Future Prime Minister Robert Fico from Smer party has confirmed a list of nominees for most posts in the forthcoming government and at least three members of the 10-member cabinet will be non-partisan figures, the TASR newswire reported.
Smer’s deputy chair Robert Kaliňák will return to the post of interior minister and another Smer deputy chair, Marek Maďarič, will again head the Culture Ministry.
The Finance Ministry will be led by former state secretary (i.e. deputy minister) of that department, Peter Kažimír, while former finance minister Ján Počiatek will get the job of head of the Transport, Construction and Regional Development Ministry.
The defence ministry will be headed by Smer’s Bratislava Region chief Martin Glváč who was formerly a state secretary at the now-abolished Construction and Regional Development Ministry. The Environment Ministry will be the responsibility of Peter Žiga, who will have his first stint in government.
Dušan Čaplovič will be at the helm of the Education Ministry, Smer’s general manager Ján Richter will lead the Labour Ministry and former economy minister Ľubomír Jahnátek will become the new agriculture minister.
Fico has presented three non-partisan candidates for ministerial posts: the former chair of the Slovak Bar Association, Tomáš Borec, will be nominated for the post of justice minister, the former member of the board of directors of state-run Všeobecná zdravotná poisťovňa (VšZP) health insurance company, Zuzana Zvolenská, will head the Health Ministry and diplomat Miroslav Lajčák will be foreign affairs minister.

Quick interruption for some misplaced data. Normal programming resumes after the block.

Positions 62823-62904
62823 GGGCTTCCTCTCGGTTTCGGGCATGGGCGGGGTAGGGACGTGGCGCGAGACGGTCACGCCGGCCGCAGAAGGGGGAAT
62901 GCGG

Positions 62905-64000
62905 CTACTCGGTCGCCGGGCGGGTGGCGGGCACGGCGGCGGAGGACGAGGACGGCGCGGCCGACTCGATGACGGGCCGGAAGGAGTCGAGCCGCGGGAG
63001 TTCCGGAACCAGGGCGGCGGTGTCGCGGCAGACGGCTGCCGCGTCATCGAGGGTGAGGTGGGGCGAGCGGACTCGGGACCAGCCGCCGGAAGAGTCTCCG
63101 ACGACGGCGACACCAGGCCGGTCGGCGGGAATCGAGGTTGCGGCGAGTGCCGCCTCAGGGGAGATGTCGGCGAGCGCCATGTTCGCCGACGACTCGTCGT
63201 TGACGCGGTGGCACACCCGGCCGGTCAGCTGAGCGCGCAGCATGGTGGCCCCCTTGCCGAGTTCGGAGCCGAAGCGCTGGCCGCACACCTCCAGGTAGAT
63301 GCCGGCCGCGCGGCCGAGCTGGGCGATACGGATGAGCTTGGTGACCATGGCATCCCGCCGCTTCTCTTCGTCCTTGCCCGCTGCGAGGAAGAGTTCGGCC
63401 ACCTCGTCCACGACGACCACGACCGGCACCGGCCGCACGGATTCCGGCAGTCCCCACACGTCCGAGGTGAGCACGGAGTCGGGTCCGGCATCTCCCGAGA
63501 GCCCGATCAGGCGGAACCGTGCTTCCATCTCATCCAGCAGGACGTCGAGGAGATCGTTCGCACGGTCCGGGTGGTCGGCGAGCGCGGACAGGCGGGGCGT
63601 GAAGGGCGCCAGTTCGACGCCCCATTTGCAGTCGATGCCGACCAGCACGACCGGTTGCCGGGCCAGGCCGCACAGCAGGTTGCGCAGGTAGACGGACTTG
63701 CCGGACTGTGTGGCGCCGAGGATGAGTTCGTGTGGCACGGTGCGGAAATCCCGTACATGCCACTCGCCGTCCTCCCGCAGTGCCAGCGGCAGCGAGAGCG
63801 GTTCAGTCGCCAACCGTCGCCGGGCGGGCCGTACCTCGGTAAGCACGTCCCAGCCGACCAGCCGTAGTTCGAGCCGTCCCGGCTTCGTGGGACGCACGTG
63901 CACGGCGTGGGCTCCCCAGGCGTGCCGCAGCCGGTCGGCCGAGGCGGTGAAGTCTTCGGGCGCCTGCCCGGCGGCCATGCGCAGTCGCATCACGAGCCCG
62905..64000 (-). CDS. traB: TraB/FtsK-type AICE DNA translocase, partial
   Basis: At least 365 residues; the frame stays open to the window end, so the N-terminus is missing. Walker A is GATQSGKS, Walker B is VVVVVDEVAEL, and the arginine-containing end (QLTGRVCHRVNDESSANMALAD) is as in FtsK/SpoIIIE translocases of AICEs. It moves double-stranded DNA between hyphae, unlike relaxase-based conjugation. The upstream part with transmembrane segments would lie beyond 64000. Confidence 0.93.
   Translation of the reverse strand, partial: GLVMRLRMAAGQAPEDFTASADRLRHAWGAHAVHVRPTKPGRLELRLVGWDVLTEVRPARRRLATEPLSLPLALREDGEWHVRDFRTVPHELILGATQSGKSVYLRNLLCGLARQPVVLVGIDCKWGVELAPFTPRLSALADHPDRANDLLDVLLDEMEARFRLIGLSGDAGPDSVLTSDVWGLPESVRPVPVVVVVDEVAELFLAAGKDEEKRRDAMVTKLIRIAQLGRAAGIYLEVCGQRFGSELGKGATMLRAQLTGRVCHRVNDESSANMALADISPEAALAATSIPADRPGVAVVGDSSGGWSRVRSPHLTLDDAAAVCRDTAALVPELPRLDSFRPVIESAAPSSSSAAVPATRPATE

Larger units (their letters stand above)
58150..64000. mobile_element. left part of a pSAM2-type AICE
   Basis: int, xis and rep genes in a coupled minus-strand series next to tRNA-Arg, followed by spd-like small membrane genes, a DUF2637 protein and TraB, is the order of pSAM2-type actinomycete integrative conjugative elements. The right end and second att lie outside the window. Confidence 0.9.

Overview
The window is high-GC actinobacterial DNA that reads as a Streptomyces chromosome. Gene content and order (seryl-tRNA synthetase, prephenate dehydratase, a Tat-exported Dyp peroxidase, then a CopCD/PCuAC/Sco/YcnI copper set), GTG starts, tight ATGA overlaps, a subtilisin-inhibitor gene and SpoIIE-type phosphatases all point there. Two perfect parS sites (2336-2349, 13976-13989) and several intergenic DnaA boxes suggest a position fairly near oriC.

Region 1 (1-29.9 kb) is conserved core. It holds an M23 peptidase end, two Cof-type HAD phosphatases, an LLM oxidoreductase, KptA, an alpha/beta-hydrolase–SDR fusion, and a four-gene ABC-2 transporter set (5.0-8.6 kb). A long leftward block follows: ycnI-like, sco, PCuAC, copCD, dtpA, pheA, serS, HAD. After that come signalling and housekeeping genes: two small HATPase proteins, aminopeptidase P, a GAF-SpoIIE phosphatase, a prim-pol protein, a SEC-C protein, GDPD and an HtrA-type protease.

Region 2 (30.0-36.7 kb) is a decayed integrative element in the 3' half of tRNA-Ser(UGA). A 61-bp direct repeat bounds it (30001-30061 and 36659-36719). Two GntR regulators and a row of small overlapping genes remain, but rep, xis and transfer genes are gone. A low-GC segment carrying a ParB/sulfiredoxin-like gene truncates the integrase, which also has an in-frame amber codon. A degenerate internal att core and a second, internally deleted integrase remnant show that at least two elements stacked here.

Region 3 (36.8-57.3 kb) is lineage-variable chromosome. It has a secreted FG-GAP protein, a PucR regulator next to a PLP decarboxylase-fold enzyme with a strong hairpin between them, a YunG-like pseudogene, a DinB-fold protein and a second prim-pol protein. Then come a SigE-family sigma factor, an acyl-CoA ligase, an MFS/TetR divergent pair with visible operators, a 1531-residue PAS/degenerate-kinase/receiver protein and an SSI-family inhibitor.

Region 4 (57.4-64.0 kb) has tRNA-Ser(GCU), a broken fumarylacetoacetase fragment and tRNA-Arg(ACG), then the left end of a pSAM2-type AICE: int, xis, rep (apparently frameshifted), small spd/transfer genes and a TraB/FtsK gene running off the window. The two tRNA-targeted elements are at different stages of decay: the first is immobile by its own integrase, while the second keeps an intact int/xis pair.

The nominee for the post of economy minister remains uncertain. The media has speculated that that Smer might nominate Ján Valko, the former head of the state-run JAVYS nuclear decommissioning company, but Fico later announced that Valko will serve as the director of the Slovak Information Service (SIS) intelligence agency, the Sme daily reported on April 2.
Fico will also not choose a future deputy prime minister for human rights and minorities because he plans to scrap that position and instead nominate a deputy prime minister responsible for investment activities, with Ľubomír Vážny, former transport minister, to take that post, TASR wrote.
Political scientist Grigorij Mesežnikov said that even though it is a pleasant surprise to see experts instead of party nominees as ministers in some posts of the new government, he still expects these people will be loyal to the party’s social democratic thinking.
“Smer has put its strong people into positions where they will push forward the party thinking,” said Mesežnikov, as quoted by TASR. “At some ministries where Smer does not probably have enough experts or the posts are problematic and party nominations would not bring the expected results, Smer placed [outside] experts.” He added that it is unrealistic to expect that ministers who are not members of Smer would create independent policies and diverge from the party’s approach.
Source: TASR, Sme
Compiled by Radka Minarechová from press reports
The Slovak Spectator cannot vouch for the accuracy of the information presented in its Flash News postings.
2. Apr 2012 at 14:00